After the divorce, I realized it was time to find my purpose again. I had a lot of clients who were ready for me to get ready to get back to work. I rented a space in downtown Ashland that is perfect for me. I work on a part-time basis for now, and that’s my plan as long as my daughter Annabelle is still in school. After she graduates, I’ll probably ramp it back up. Right now, I shoot about 2 sessions a week, which is ideal for me. It allows me to be fully present for my daughter. I don’t want to look back and think, “Why did I work so much?” So I want to enjoy this last year with her and not bog myself down with work.

How long was your actual hiatus?

It was about 3-4 years. The one thing that sets me apart is that I am very laid-back and chill, but I have enough OCD in me to want to perfect something. When I was learning photography, I wanted to master high key photography. My work is very simple; it’s very clean. It was important to me to nail high key and exposure, and I have.

stephanie clark

With smart phones getting better and better, do you find that there are clients who prefer to shoot with their iPhones rather than hiring a photographer?

I definitely can see that, and there are some people that just don’t place a high value on professional photography. They’re content with smart phone pictures, but there are just as many who are appreciative of fine art portraiture. I used to carry a small point-and-shoot in my purse at all times, because my camera on my cell phone wasn’t adequate enough. That way, I could take pictures whenever I needed to. Now, I use my phone to take pictures. It’s funny because when my two girls see me take my phone out and wipe the lens with my shirt, it drives them crazy! They know that I’m getting ready to take their picture.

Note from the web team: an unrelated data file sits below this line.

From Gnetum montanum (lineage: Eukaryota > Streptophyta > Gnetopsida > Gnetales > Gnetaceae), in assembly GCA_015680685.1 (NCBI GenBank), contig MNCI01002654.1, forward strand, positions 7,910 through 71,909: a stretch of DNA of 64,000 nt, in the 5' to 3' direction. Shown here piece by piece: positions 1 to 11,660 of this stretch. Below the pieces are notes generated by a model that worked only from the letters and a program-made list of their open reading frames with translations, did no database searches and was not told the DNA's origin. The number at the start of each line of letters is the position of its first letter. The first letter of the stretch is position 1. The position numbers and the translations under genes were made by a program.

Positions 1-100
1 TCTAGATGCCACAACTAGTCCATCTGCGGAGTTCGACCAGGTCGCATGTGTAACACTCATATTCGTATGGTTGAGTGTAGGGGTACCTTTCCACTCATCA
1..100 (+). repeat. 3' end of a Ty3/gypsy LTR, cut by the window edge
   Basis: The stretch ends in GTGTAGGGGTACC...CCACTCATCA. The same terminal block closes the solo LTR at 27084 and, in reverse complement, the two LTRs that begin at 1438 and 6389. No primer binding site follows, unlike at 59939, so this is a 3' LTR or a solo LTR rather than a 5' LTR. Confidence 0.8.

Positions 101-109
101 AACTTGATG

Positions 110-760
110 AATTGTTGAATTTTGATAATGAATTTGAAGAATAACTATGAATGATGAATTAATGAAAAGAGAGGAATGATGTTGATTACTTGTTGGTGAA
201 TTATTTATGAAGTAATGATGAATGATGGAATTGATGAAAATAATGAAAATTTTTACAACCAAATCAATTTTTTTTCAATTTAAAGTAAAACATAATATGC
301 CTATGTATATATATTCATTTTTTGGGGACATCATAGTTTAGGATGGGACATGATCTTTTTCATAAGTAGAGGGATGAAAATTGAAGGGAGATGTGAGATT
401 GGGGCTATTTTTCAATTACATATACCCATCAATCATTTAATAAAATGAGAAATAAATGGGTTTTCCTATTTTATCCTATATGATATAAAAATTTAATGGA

stephanie clark

What do you shoot with?

I shoot with a Nikon D3X, which is probably due for an upgrade. I use the 28-70mm lens in the studio, and outside I use the 70-200, and I have an 85 prime that is a 1.4, which I enjoy. Those are my three go-to lenses, but I’ve got 6-8 other lenses that I use too. As far as lighting, I have a huge 5×7 soft box and I use a reflector as fill. It’s a pretty simple setup. I try to nail lighting in-camera so that I have to spend less time on retouching. My favorite part of the whole process is when my client sees the images and the final product.

Do you have a favorite subject?

Babies and children is what I do the most of. I do high school seniors, which I did a lot of before my hiatus. If I had to choose just one, I would just shoot 6-month old babies. They are able to sit up but they can’t get away from you yet. They just basically sit there and are easy to make laugh.

stephanie clark

What would you tell new photographers who are looking to launch their business?

They have to find something to offer them that other people aren’t offering. For me, I started a Baby Collection, which is sessions for newborns, 6 month-olds, and 1 year-olds, and I still do that to this day. At the end of the year, they receive a panel from each session.

I also do a lot of custom cards, so I incorporate design elements into their custom cards. I always include the logo and have my website address on it.

It’s so important to price yourself well. It’s not only good for you, but if you’re not charging enough, you’re just bringing photography in general down. It lowers all of us. If people are only charging $100 for the session plus all the images retouched, it hurts all of us. You should also include prints, even if you’re including digital files. Finding a good lab that produces a good product—and making sure that your monitor is calibrated to the lab so that the colors match up—is so important.

And above all, you have to do what you love!